SEM and SEO
Search Engine Marketing (SEM) and Search Engine Optimization (SEO) are often confused for one another. Indeed the terms are sometimes mistakenly used interchangeably. Put simply, SEM is a paid tactic and involves bidding on keywords to appear at the top of the Search Engine Result Pages (SERP) and paying each time a user clicks on the ad. In contrast, SEO involves proving the relevance of your website for certain key terms and phrases so that when people search the terms, a link to your website will appear without paying to be placed on the SERP.
The easiest way to distinguish between the two is by their placement on a SERP. As a general rule, paid SEM results appear at the top of the page and are labeled as “Ad” whereas SEO results appear below. Clicking on the second group of links will not cost the website any money.
Most people instantly think of Google when they think about paid search engine advertising, but there are other platforms that excel at this including Bing and Yahoo.
How Does SEM Work?
When you start your campaign you decide which relevant words and phrases that customers are searching for that you want to use. Then you bid the amount you are willing to spend, without going over, to ensure your campaign is a profitable one.
For every user that clicks from the search engine to the web page you selected, the actions are recorded for analytics and billing. Nearly every search engine charges at a rate called “pay-per-click” (PPC); charging you for each user that chooses to click through to your website.
You can choose the time of day, precise customer location, and several other factors to alter if and when your ads appear in order to maximum campaign efficiency.
In the bidding environment, if you are the highest bidder, you are charged one penny more than the second highest bidder. If your bid on the term “mobile phone battery” is $1.50 and the second highest bid for the same term is $1.00, then with the highest bid, your ad would appear, but the click would only cost you $1.01.
This adds quite the strategic element to bidding and keyword monitoring, something that a battery producer does not have as a core competency. The right agency, however, is focused 24/7 on these terms and strategies to maximize the return on your media investment.
SEM vs SEO
Everyone that is well versed in digital marketing will have a long-term goal of achieving organic search engine ranking for keywords relevant to what they offer. But is that the final answer to the SEM vs SEO debate? Well as with most things in life, the real answer is more complex than a simple go left or right.
Some people believe that they shouldn’t have to pay to push their content in any form. Not on Google, not on Social Media, not anywhere. While this belief is perfectly understandable, it takes a much longer time to grow your business organically. Sometimes quick results are needed, especially if you are working on a particular time-sensitive campaign.
New sites also lack the time necessary to build up the foundation they need to see organic results. The truth is, whether you pay to push content or pay to create consistent quality content, both involve paying to reach more potential customers.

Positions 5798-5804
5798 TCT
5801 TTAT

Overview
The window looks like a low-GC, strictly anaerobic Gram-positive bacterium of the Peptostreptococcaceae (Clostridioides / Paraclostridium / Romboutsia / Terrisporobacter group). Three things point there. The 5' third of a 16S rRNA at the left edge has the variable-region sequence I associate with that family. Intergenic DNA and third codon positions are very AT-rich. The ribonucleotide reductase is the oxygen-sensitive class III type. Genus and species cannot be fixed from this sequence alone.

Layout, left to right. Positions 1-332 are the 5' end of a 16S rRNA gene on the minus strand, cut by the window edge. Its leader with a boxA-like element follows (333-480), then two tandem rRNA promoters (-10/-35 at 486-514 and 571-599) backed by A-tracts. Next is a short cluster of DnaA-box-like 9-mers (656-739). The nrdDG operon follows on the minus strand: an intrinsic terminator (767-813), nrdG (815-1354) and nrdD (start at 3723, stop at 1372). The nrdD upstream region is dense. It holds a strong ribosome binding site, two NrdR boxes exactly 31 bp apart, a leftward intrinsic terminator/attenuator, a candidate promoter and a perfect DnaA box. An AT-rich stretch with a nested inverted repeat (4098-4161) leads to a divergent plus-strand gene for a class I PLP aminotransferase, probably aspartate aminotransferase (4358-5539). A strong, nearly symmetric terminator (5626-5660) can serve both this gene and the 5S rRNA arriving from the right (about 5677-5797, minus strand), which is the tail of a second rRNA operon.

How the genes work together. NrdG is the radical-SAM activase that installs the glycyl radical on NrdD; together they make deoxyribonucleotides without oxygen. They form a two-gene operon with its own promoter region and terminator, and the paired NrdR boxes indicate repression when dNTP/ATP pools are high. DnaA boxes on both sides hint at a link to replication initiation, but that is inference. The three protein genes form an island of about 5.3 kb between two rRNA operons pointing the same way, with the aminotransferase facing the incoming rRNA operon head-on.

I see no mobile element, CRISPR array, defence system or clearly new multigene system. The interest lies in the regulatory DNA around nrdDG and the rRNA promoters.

The other challenge is that even the most well-intended organizations are often blindsided by catch phrases and internet memes. Take the Wisconsin Tourism Federation, who for years went by the acronym WTF. They had SEM campaigns around the term WTF until the internet decided that those letters meant something entirely different. The former WTF now goes by the Tourism Federation of Wisconsin as their key term “WTF” became prohibitively expensive and irrelevant.
An efficiently optimized SEM campaign can provide a positive Return on Investment (ROI) before it has any spillover effects on your other digital marketing efforts.
The first spillover effect in using PPC for keyword discovery is finding hidden gem keyphrases that can accelerate the time frame of your SEO efforts. One category of keyphrases is those that target awareness stage problem solving questions that your prospects are struggling with. For example, multi-national retailers have utilized keyword strategy to address the ways different regions call specific things, soda and pop being one of those instances.
Another category is purchase stage keywords, used by customers ready to buy right now. Usually these phases are expensive targets for both SEM and SEO. But, sometimes you can find more affordable, less obvious, “long-tail” (usually long winded phrases) that few of your competitors are directly targeting.
These “long-tail” phrases take a lot of patience to find,
but these hidden gems are profitable once found.
The benefit of finding these easy keyphrases, is that you can create content strategically to target them for SEO purposes. Potentially cashing in on your organic campaign in months instead of years.
A second spillover effect is what SEM can do for a conversion rate optimization testing (CRO) campaign. Essentially a CRO effort tracks user reactions to your sales pages, and helps you generate the best possible version that can possibly exist.
Doing so in a similar fashion to Formula One engineers making seemingly insignificant changes to the car engines, squeezing out performance improvements with each new version.
A CRO campaign has vastly greater effectiveness when driven by SEM instead of SEO alone. Powered by PPC, you can perform CRO analysis for a vast ocean of keywords, in a shorter time frame, with much greater accuracy.